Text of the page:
There is commonality among all brace positions despite these variations. For a forward seated passenger wearing only a lap belt, common recommendations for the brace position include:
In the United Kingdom, following the Kegworth air disaster in 1989, the UK Civil Aviation Authority contracted the Cranfield Institute to perform tests on the best brace for impact position for forward facing passengers.
The brace position as set out to airlines in the UK for passengers in a forward facing seat is similar, but subtly different from that in the United States and other countries. Passengers should place their feet and knees together with their feet firmly on the floor (either flat or on the balls of their feet) and tucked behind the knees to prevent shins and legs being broken against the base of the seat in front. They should bend as far forward as possible, resting their head against the seat in front if it is within reach and place their hands on the back of their head, one on top of the other, with the hands one on top of another (rather than interlocked). Their elbows should then be brought in. This prevents both flailing of the arms in the crash sequence and protects the head from flying debris. The head should be as far below the top of the seats as possible to prevent injury from any collapsing overhead compartments.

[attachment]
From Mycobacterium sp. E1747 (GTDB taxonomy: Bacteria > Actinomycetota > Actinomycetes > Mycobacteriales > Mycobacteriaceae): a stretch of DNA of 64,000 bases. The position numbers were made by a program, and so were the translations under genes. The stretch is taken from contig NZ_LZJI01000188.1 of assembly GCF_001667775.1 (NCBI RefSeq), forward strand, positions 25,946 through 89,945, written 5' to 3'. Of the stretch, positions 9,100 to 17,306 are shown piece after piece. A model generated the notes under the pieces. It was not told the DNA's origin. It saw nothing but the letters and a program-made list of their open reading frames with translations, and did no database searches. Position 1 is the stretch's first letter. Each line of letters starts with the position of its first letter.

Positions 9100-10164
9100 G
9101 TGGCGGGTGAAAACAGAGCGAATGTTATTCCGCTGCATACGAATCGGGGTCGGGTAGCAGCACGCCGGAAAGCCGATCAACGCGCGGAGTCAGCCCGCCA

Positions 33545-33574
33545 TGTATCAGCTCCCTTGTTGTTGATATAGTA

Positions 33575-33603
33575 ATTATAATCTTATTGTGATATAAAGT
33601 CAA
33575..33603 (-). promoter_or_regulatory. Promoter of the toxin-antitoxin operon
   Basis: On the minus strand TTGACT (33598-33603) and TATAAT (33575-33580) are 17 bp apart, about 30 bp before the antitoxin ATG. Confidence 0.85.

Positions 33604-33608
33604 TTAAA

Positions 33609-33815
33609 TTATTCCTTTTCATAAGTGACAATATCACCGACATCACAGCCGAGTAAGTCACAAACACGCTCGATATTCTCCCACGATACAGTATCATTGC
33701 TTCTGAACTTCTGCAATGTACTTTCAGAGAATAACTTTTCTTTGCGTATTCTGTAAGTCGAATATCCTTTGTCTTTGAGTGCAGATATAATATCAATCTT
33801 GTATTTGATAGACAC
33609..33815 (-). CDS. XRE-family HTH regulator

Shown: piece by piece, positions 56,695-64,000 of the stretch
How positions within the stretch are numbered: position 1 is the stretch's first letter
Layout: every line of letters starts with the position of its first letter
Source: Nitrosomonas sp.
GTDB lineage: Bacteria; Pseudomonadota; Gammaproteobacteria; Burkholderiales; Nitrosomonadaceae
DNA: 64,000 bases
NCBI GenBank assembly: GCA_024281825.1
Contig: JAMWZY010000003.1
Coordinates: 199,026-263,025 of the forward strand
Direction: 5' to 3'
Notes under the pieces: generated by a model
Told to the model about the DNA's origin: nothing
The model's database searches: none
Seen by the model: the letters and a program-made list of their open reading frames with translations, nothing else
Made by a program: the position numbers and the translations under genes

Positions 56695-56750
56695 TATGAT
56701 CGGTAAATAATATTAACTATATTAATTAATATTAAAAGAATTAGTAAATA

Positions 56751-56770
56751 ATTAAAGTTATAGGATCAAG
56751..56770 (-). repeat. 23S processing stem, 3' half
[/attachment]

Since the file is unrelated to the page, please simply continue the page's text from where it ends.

The brace procedure for the forward facing seat in the United States is similar to that of the UK, but rather than placing the hands on the back of the head, passengers are advised to place them on the top of the seat in front, one hand holding the other wrist and resting the head in the space between the arms. If the seat in front is not within reach then passengers are advised to either grab their ankles or place their hands under their legs and grab the opposite forearm.
Most experts will say that maximum protection for a forward facing seat is when the passenger is able to pre-position their head on the surface they are likely to impact (e.g. seatback or bulkhead), as the risk of head trauma is significantly reduced during the crash. Reducing head trauma may also help the passenger stay conscious, which is also essential for rapid evacuation after the crash.
Flight attendant brace positions are somewhat different due to the design of aircraft jumpseats. So far, there has been little research into the best brace position for flight attendants, though airlines have adopted positions that are very similar to one another.
In rear facing seats, the attendant should be sitting with their back and head firmly against the back of the jumpseat, their knees and feet together and slightly in front of or behind the knee (depending on the individual airlines procedures) - commonly referred to as "toes to tail". In European carriers, the hands can be placed behind the head and hands one on top of the other and the elbows brought in to meet, taking care that the forearm does not cover the ear and restrict hearing. This position provides the flight attendant protection to the face from any flying debris (as it will impact their elbows) yet still provides them with the ability to view the cabin and not muffle their commands. In the United States, the FAA does not recommend placing the hands behind the neck as their research suggests such actions can cause unnecessary loading on the neck and spine during an impact. Instead, US flight attendants are typically taught to sit on their hands, palms facing the ceiling, underneath their upper legs. Other variations include clasping the hands on the knees or using one arm to "hug" the opposing arm.